The Author's View
It is my contention that a project manager should be able to work across different industries and disciplines. So does Janis Rizzuto in an article written for the project manager web site called "Projects at Work":
"Since project management is an evolving profession, there's an ongoing debate about what it means to be a project manager. Some say project management skills are easily transported from job to job while others are convinced that project management skills are only useful when blended with industry-specific knowledge. Opinions are often tied to project managers' own career choices. Some embrace job changes and the challenge of the unknown; others prefer sticking with one field, building expertise based on experience."
Either way, nobody disputes the value of some industry-specific knowledge, so the question becomes how much is necessary for project success? There's no one right amount. It depends on individual comfort levels and whether project managers tend to emphasize the "project" or the "manager" in their title. People who focus on the "project" think a thorough understanding of industry details is critical. People who accentuate the "manager" rely on the expertise of their team. Since both words are essential, there's room for all opinions.
Hal Lunka, PMP, an associate of Omega Management Education Group in Denver, takes a broad view on the transferability of project management skills. "Project management is a life skill, not an industry-specific skill. It's how to get work done," says Lunka. Lunka used to run projects developing high-tech products; now he organizes educational programs. The shift made the mechanical engineer believe even more that project management is not about the technical stuff. "Project managers are about bringing in change," he says. "The toughest part is dealing with people's resistance to change."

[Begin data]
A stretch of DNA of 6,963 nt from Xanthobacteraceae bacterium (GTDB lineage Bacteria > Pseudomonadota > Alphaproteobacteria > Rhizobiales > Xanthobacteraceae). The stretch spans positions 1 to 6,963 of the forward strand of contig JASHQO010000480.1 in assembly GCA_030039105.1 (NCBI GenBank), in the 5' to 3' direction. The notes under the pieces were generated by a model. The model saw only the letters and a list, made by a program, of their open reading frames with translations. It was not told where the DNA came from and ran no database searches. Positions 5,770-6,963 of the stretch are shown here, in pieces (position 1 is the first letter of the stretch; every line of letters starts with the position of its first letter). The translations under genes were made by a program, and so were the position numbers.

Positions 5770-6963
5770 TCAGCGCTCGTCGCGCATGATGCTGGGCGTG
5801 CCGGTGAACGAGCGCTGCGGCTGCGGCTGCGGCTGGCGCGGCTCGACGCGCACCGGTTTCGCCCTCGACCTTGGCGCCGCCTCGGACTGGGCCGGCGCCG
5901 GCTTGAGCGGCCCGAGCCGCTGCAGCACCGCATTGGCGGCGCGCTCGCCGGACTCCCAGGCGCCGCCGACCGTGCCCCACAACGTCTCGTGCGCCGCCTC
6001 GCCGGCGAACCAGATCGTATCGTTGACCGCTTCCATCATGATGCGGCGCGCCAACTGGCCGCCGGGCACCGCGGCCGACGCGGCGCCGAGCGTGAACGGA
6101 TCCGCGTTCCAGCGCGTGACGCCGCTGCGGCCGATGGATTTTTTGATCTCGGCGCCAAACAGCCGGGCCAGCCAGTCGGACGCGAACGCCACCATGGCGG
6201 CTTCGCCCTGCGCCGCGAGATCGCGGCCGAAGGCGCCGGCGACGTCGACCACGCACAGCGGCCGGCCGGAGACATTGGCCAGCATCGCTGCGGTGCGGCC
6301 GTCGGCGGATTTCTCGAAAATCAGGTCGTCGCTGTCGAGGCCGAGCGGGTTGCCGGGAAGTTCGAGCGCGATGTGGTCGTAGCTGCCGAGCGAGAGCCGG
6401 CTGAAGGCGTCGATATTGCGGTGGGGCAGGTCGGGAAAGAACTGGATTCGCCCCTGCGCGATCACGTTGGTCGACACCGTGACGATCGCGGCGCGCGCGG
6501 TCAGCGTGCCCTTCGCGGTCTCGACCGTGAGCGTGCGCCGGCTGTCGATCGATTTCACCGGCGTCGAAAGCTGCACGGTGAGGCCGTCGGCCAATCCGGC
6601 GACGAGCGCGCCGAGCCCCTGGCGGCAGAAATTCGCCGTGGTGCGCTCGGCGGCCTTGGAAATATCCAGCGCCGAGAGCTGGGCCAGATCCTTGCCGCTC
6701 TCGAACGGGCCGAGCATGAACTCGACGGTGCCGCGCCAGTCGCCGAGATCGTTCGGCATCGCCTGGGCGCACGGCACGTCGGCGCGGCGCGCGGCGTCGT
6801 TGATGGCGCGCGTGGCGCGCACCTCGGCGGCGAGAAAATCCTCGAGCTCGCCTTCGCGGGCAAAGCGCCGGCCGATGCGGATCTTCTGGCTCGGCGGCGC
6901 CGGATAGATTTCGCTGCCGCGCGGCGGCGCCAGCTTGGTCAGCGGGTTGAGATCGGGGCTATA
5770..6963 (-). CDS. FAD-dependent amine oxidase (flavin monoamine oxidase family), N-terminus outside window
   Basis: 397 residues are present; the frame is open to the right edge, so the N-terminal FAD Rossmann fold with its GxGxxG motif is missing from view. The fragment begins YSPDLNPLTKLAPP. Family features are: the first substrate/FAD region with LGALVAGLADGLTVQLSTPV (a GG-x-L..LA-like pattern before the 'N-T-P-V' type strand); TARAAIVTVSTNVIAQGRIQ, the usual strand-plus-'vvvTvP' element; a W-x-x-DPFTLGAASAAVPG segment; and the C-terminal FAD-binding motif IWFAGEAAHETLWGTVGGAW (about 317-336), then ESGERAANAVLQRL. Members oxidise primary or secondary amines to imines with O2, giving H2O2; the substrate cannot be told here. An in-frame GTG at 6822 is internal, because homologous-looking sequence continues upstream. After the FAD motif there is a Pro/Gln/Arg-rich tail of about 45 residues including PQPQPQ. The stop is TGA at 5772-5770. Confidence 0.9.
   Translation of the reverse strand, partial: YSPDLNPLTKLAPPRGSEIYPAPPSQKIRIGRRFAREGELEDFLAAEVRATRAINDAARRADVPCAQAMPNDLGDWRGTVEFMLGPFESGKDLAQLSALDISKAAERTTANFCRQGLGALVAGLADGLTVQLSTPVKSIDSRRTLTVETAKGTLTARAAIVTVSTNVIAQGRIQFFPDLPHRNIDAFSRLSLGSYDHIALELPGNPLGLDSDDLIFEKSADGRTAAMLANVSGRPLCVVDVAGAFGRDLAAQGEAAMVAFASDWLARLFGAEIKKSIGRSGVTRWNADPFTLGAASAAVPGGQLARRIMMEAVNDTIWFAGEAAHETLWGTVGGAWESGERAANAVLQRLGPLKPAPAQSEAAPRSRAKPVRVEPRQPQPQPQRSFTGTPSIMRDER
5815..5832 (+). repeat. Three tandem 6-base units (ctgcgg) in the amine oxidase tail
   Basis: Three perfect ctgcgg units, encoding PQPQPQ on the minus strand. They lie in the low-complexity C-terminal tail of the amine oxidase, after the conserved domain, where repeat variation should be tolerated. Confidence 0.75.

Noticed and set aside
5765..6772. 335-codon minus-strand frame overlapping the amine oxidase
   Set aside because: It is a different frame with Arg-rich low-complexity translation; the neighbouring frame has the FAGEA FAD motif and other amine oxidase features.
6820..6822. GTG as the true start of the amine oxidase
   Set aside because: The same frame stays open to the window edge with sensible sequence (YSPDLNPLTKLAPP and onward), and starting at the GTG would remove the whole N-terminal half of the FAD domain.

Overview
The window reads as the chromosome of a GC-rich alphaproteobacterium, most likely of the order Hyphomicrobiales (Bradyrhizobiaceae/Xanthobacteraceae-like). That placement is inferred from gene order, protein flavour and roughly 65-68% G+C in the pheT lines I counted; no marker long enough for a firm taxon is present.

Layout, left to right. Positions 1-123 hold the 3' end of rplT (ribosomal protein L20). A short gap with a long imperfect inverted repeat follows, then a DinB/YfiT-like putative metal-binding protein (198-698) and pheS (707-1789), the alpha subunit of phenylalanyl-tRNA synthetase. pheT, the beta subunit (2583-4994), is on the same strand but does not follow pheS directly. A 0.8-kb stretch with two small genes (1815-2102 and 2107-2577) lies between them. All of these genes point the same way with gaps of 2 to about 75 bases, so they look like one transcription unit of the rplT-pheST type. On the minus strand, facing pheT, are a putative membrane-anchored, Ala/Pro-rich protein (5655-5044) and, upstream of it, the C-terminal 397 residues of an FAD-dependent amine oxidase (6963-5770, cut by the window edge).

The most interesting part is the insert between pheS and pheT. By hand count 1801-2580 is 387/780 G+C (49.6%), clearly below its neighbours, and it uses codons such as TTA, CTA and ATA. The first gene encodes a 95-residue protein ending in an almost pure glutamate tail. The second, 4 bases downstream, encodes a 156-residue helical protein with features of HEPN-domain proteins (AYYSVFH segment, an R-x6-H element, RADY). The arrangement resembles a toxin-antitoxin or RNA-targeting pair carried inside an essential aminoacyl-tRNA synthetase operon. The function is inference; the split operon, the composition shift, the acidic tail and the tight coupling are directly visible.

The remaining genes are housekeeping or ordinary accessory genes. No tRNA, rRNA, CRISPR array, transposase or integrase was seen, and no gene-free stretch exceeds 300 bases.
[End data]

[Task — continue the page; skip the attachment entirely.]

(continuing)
Mary Jernigan agrees with Lunka's people-focused philosophy. That's why she looks not to herself but to others for technical expertise. "Project management is about people skills and communication, not about being a technical expert. That's what your team is for," she says. In April, Jernigan started a project manager job at Exempla Healthcare in Denver. Her background is in database marketing and web development, so it's a challenge to stay afloat in a sea of new medical terminology, she says. Jernigan's strong, trusting bond with her team is her lifeline. "I approach people with respect," she says. "I tell them that I bring something to the table that isn't what they bring to the table. We cannot be a success without both of us."
Good project managers bring oversight, says Vincent Alcalde, a project manager at Interpacific Data Management Limited in Hong Kong. "Managing a project means you are not doing any of the hands-on work yourself, so you don't need to spend time learning new technical skills," he says. "But you need to humbly and thoroughly understand the risks present in the project. That means having competent people from various disciplines advising you."
Jernigan says project managers who fear trusting their team are probably too cynical. "Either you believe that your team, like yourself, has the best interests of the project at heart, or you believe that people are just out for themselves. If you have a good relationship with your team, they will have no reason to snow you."
In many cases, however, project managers feel more comfortable having basic technical knowledge. Consider for example, Adrienne Keane, PMP, project manager of professional services at Cisco Systems in Irvine, California. She switched from developing internal systems at Mitsubishi Motors to implementing external client networks at Cisco. Her first project was a $30 million network up-grade for a major biotech firm. "I knew a thimble's-worth about networking," she says. But she worked hard to learn quickly.
She studied networking principles and technologies and got a Cisco networking certification. Her efforts built credibility with the client and project engineers. And while Keane was cramming in network knowledge, she made sure to highlight her expertise. "I sold the skills that I have, such as communication skills, organizational skills, planning, issue management, risk assessment and being a facilitator." Keane also says there are benefits to not grasping every technical nuance. "You don't micromanage [simply] because you don't know enough."
18. Rizzuto, J, , Any which way, http://www.projectsatwork.com/content/articles/217339.cfm August 2002
19. Rizzuto, J.